Meanwhile, the University of Michigan’s Index of Consumer Sentiment shed 3.4 points to a seasonally adjusted 67.2 (1966Q1=100), its lowest reading in more than a decade. Both the current and expected conditions measures pulled back in January—the former lost 2.2 points to 72.0 and the latter declined by 5.2 points to 64.1. The press release noted that “confidence in government economic policies is at its lowest level since 2014.”

Durable goods orders—outside of aircraft—increased in December. The Census Bureau indicates that new orders for manufactured durable goods declined 0.9 percent to a seasonally adjusted annualized rate (SAAR) of $267.6 billion. Transportation goods orders slumped 3.9 percent as aircraft orders declined. Net of transportation goods, orders increased 0.4, boosted by gains for primary metals and fabricated metal products. Civilian nonaircraft capital goods orders held steady in December. Durable goods shipments rose 0.8 percent to $266.0 billion, while unfilled orders swelled 0.5 percent to $1.268 trillion and inventories expanded 0.7 percent to $473.6 billion.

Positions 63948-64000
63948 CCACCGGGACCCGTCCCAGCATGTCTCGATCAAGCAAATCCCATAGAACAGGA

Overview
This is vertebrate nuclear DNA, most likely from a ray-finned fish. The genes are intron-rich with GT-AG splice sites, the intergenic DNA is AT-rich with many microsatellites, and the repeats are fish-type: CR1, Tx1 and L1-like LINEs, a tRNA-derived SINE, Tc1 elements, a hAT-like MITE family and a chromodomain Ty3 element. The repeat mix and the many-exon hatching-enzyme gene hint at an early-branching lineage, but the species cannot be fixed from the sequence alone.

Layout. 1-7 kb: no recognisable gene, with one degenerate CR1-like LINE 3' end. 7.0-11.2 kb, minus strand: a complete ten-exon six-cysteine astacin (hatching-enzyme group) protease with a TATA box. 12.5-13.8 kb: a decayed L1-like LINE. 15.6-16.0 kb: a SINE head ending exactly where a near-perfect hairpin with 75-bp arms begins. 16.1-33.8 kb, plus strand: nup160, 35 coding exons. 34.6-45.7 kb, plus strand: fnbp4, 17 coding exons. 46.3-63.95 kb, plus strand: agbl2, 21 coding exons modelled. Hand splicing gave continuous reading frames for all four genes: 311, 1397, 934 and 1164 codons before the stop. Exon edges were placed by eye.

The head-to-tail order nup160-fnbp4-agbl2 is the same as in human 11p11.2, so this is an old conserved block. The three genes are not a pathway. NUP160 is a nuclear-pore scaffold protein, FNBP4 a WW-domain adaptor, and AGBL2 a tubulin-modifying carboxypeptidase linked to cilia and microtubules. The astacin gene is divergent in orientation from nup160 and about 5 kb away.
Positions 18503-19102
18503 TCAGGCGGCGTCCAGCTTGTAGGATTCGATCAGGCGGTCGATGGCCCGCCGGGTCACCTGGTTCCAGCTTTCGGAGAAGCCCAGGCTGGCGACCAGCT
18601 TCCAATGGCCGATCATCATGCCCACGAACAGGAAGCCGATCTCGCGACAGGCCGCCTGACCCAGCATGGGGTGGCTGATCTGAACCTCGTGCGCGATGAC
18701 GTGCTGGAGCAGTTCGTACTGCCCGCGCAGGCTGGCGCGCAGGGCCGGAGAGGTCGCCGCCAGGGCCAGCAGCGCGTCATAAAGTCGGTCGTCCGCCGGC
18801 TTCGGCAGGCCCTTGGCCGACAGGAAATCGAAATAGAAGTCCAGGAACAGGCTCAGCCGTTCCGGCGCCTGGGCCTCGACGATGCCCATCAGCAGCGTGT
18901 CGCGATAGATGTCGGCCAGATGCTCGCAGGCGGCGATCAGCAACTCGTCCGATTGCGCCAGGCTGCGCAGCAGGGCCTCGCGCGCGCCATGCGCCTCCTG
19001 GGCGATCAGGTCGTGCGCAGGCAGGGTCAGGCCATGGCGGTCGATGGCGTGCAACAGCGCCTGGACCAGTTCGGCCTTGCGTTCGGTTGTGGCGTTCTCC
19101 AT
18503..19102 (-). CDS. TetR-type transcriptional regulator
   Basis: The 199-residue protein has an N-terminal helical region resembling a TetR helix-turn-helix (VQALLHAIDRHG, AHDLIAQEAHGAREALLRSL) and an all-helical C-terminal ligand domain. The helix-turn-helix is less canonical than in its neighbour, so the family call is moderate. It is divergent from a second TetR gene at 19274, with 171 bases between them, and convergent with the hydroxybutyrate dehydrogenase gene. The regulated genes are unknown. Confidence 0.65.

Other U.S. economic data released over the past week:

  • Jobless Claims (Week ending January 22, 2022, First-Time Claims, seasonally adjusted): 260,000, -30,000 vs. the previous week, -576,000 vs. the same week a year earlier). 4-week moving average: 247,000 (-71.0% vs. the same week a year earlier).
  • Chicago Fed National Activity Index (December 2021, Index (0.00=U.S. Economy Expanding at its Historical Average): -0.15 (vs. November 2021; +0.44; December 2020: +0.30).
  • State Employment (December 2021, Nonfarm Payrolls, seasonally adjusted): Vs. November 2021: Increased in 17 states and essentially unchanged in 33 states and the District of Columbia. Vs. December 2020: Increased in 48 states and the District of Columbia and essentially unchanged in 2 states.
  • New Home Sales (December 2021, Sales of New Single-Family Homes, seasonally adjusted annualized rate): 811,000 (+11.9% vs. November 2021; -14.0% vs. December 2020).
  • Pending Home Sales (December 2021, Index (2001=100), seasonally adjusted): 117.7 (-3.8% vs. November 2021; -6.9% vs. December 2020).
  • FHFA House Price Index (November 2021, Purchase-Only Index, seasonally adjusted): +1.1% vs. October 2021; +17.5% vs. November 2020).
  • S&P Case-Shiller Home Price Index (November 2021, U.S. National Index, seasonally adjusted): +1.0% vs. October 2021; +18.8% vs. November 2020.
  • Employment Cost Index (December 2021, U.S. National Index, seasonally adjusted): +1.0% vs. September 2021. +4.0% vs. December 2020.

The opinions expressed here are not necessarily those of Kevin’s current employer. No endorsements are implied.